If the Obama administration wants to see a real chance for peace between Arabs and Israelis -- and do a better job reassuring anxious Jewish voters at home -- it needs some quick movement. I believe it needs Bill Clinton.
While one could quibble with aspects of Obama's state department speech and his remarks before AIPAC, I was struck by some things he said that didn't register in the U.S. press or in the Arab World's media.
What I do have a problem with is the large number of commentators -- the vast majority Jewish -- who say that in defying Obama on the '67 borders Netanyahu has provoked the President's wrath and Israel will now suffer the consequences.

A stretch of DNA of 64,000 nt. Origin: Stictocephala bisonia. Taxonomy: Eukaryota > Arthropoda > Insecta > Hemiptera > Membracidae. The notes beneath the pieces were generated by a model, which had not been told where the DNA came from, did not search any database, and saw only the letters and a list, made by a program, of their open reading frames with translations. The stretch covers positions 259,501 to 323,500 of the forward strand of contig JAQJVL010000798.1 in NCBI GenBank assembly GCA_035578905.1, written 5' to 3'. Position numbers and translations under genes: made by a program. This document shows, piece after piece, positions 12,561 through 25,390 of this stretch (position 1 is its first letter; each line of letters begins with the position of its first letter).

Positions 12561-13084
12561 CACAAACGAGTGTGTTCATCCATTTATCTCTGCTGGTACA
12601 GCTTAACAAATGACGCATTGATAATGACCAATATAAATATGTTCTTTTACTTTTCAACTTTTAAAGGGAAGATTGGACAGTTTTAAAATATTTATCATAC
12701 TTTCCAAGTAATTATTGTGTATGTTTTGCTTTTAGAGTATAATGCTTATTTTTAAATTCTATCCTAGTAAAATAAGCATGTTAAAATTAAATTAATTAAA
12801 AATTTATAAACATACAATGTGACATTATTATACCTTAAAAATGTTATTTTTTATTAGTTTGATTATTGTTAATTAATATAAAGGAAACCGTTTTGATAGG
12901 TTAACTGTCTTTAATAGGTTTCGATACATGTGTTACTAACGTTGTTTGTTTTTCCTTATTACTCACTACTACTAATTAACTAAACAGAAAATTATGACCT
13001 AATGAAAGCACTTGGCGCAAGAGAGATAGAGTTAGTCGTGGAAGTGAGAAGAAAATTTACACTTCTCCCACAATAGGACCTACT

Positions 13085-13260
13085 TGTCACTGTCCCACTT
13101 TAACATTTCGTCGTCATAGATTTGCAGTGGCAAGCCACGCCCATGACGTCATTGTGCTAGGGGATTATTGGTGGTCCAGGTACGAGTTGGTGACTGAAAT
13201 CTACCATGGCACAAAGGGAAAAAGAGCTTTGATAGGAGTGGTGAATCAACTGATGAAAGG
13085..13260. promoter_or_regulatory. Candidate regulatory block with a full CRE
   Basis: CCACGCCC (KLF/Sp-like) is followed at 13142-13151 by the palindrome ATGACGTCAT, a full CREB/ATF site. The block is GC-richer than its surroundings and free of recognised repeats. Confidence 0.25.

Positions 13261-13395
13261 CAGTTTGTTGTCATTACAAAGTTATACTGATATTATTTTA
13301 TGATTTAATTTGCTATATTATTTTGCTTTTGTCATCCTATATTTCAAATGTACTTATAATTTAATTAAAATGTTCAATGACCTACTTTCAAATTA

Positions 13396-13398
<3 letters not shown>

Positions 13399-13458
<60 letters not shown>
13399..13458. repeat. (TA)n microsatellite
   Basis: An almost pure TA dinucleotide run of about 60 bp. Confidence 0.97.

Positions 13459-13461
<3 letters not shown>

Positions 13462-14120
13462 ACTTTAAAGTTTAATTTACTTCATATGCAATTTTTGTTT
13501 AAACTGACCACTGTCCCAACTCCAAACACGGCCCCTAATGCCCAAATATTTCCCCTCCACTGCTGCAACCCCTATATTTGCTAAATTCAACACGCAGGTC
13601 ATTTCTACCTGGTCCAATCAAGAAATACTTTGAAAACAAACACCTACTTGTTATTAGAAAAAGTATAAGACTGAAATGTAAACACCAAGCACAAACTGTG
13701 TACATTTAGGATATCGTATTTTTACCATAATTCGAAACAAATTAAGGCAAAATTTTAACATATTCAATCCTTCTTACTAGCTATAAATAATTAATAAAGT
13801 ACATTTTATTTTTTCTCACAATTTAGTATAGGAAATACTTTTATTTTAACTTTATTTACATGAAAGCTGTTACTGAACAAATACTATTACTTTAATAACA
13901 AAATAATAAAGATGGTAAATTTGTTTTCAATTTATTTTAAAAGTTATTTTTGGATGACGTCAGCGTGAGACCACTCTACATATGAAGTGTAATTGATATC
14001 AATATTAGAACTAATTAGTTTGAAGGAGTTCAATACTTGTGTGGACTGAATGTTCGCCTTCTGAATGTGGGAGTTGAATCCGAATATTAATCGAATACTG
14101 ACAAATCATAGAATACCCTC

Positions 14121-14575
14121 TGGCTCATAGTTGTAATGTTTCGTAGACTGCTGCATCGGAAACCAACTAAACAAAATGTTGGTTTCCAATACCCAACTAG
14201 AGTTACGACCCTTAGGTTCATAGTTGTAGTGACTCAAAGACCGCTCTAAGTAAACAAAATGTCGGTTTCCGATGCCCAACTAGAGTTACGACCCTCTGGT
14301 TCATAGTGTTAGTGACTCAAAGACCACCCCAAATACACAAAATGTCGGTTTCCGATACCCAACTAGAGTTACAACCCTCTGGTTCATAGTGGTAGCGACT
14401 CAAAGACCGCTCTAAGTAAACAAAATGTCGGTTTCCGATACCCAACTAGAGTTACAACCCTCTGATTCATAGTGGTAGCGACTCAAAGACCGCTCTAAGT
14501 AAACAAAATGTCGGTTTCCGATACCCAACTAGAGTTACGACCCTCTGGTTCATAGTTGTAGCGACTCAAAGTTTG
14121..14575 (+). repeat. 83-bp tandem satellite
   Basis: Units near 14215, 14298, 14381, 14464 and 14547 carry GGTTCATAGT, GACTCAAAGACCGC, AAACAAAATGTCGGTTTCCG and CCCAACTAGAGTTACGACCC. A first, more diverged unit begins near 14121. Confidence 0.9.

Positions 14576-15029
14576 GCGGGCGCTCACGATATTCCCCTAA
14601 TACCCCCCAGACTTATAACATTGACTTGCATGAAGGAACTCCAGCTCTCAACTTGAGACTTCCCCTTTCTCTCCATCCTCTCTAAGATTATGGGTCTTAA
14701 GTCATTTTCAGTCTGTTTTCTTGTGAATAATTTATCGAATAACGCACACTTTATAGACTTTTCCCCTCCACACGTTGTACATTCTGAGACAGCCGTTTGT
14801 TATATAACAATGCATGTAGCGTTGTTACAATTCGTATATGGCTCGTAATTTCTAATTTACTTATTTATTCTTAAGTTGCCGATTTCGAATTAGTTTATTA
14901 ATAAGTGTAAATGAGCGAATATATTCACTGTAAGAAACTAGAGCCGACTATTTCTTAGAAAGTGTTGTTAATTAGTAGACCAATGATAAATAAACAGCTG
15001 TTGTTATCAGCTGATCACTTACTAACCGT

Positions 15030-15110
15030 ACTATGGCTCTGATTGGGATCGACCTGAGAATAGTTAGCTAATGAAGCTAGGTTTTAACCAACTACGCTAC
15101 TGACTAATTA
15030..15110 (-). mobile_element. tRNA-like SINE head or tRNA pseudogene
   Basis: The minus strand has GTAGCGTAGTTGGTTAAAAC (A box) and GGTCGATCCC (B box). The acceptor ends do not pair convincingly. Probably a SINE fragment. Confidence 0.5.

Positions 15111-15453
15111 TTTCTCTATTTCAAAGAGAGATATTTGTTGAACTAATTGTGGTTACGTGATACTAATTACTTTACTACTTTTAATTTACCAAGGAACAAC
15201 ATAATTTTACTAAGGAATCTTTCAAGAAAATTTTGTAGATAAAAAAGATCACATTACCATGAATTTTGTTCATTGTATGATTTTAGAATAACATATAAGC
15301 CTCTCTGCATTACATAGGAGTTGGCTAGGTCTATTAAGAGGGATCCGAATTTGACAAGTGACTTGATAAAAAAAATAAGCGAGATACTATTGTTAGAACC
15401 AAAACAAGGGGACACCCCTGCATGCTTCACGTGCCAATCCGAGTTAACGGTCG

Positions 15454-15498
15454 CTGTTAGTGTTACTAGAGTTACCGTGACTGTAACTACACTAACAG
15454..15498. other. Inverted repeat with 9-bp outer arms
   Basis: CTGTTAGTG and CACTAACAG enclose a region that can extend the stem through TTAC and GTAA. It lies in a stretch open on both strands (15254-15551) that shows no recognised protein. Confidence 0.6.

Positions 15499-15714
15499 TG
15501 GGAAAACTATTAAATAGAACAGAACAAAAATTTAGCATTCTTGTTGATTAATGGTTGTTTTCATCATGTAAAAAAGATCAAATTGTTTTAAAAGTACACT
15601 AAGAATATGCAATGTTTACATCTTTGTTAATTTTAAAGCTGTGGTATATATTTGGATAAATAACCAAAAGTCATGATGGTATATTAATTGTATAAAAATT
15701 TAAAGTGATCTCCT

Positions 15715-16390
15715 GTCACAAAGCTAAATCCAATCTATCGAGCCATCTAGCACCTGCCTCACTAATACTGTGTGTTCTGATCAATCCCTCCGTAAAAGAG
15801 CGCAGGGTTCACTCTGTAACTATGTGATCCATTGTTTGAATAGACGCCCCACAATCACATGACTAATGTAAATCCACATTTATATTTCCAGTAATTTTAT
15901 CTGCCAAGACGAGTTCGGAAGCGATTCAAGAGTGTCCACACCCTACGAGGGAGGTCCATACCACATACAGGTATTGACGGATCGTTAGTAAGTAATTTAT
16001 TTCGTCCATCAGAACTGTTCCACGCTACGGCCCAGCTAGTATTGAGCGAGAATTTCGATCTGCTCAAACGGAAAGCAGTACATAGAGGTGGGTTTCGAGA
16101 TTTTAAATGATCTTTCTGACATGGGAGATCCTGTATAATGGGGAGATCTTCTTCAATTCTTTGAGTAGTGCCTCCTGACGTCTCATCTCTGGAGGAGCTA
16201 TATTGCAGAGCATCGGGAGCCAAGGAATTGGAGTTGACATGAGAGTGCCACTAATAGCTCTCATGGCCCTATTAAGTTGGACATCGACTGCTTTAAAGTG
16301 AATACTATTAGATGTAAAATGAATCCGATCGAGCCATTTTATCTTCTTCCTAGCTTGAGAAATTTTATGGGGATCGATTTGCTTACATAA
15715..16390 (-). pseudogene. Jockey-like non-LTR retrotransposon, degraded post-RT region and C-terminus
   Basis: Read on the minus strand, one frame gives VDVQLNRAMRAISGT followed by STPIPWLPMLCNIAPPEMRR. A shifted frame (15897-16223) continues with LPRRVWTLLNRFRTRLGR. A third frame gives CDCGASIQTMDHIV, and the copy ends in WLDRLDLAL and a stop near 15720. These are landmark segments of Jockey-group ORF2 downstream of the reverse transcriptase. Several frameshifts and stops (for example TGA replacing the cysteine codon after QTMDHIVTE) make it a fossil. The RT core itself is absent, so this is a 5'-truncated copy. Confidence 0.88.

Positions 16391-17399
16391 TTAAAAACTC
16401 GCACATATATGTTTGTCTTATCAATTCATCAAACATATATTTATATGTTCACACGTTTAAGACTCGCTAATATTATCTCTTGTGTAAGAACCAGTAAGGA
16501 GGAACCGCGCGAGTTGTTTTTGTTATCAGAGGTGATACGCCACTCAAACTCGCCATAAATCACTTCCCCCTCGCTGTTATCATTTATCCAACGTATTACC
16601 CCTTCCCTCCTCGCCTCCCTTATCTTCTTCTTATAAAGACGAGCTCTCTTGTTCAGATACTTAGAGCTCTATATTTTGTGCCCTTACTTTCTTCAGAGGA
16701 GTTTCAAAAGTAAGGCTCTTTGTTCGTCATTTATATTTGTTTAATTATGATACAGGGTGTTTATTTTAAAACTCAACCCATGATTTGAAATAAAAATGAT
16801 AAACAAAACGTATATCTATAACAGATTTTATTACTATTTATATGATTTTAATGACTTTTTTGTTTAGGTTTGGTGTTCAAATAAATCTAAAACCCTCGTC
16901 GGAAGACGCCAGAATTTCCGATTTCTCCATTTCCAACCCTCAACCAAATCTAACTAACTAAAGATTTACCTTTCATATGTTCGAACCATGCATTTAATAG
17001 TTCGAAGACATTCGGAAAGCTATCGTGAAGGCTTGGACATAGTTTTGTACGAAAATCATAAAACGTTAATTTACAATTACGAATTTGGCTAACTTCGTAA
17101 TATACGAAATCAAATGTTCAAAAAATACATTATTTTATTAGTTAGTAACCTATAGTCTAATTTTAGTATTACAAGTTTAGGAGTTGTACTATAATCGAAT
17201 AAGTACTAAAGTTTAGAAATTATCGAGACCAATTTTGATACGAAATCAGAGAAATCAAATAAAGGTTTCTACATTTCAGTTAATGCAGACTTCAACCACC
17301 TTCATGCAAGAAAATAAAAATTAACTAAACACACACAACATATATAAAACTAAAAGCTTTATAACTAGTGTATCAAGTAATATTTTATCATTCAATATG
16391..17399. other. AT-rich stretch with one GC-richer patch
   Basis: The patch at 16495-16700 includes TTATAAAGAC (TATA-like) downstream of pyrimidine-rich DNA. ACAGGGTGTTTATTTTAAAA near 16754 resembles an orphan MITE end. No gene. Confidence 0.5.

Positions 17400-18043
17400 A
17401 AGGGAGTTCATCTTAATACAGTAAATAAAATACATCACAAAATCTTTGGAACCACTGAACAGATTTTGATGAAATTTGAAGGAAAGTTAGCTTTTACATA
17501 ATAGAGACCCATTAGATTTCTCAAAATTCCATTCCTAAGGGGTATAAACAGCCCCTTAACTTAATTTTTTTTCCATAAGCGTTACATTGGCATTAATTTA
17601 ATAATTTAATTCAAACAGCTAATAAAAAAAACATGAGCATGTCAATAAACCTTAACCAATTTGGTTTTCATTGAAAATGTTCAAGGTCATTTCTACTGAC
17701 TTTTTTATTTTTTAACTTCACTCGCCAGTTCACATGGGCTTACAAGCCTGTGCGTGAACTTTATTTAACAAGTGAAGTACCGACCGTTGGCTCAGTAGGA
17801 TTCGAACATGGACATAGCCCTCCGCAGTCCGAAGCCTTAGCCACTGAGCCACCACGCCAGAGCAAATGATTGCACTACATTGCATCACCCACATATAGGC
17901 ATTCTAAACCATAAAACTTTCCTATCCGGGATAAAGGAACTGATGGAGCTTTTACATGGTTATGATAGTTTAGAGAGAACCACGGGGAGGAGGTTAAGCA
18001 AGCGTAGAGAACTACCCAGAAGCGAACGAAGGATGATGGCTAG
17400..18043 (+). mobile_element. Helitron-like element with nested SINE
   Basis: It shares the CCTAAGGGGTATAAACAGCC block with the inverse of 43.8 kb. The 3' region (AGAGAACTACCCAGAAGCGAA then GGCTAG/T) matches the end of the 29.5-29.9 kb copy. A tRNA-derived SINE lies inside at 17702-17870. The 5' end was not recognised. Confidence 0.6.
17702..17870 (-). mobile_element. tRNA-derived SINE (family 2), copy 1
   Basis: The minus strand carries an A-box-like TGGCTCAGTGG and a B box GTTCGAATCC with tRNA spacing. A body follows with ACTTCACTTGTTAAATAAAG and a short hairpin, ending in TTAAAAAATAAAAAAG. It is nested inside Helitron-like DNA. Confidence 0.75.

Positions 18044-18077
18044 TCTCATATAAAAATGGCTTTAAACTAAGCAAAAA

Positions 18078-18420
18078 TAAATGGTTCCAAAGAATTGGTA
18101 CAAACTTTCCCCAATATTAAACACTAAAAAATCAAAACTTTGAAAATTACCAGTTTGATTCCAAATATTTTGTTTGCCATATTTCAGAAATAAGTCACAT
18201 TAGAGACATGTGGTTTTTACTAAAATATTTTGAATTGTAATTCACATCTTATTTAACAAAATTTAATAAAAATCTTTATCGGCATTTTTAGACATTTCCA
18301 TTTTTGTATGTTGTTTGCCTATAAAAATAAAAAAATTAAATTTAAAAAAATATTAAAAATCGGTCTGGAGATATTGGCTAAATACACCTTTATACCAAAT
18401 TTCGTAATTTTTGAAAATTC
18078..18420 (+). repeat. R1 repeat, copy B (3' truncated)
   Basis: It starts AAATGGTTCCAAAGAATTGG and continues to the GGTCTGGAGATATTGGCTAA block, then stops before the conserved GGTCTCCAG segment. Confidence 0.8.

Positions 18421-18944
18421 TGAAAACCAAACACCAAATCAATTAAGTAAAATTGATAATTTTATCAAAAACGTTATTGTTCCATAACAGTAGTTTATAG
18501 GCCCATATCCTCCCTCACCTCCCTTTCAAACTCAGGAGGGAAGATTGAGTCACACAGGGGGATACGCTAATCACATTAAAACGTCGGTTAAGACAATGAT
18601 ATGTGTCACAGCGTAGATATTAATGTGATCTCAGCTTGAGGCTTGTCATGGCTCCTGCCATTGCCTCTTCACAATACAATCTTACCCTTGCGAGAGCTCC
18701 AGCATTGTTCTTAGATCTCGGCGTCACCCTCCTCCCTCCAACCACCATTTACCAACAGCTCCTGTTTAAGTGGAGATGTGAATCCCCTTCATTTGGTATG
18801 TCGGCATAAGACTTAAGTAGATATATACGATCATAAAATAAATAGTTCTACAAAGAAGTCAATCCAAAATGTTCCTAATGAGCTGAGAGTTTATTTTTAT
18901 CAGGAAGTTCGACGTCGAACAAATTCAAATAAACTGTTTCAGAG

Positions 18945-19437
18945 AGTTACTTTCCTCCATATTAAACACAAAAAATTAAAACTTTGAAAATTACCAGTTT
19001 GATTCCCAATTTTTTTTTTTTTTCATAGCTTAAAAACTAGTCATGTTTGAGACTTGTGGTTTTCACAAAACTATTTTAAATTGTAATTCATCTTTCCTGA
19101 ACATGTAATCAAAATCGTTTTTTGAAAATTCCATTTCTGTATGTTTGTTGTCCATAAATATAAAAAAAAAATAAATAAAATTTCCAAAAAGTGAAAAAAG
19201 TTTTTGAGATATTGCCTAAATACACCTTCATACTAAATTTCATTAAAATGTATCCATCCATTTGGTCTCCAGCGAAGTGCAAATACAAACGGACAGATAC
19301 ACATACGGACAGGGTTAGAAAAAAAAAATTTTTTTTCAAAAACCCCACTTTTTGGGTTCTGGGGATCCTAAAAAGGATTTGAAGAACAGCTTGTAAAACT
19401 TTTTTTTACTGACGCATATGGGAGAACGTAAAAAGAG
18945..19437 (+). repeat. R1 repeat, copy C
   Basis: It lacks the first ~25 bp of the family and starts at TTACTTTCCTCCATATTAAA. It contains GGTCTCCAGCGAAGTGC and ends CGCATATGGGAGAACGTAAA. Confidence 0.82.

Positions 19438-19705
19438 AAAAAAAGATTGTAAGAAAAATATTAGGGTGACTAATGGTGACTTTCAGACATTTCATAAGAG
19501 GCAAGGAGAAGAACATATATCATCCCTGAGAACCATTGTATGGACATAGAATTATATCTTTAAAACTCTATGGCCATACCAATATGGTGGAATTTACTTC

By demanding that Israel surrender all the territories it captured in the 1967 war without insisting that the Palestinians surrender their right of return, the president has gone further than Palestinian negotiators had during various prior negotiations.
For Obama to veto a new resolution declaring certain Israeli settlements illegal now would surely corroborate the perception of him as a cowering and ineffectual president who cannot withstand entrenched political pressures.
Understanding the Israeli-Palestinian conflict requires not only a grasp of cold facts and statistics, but an understanding of the daily experience of the real people who live on each side. I spoke to Palestinians on a recent trip.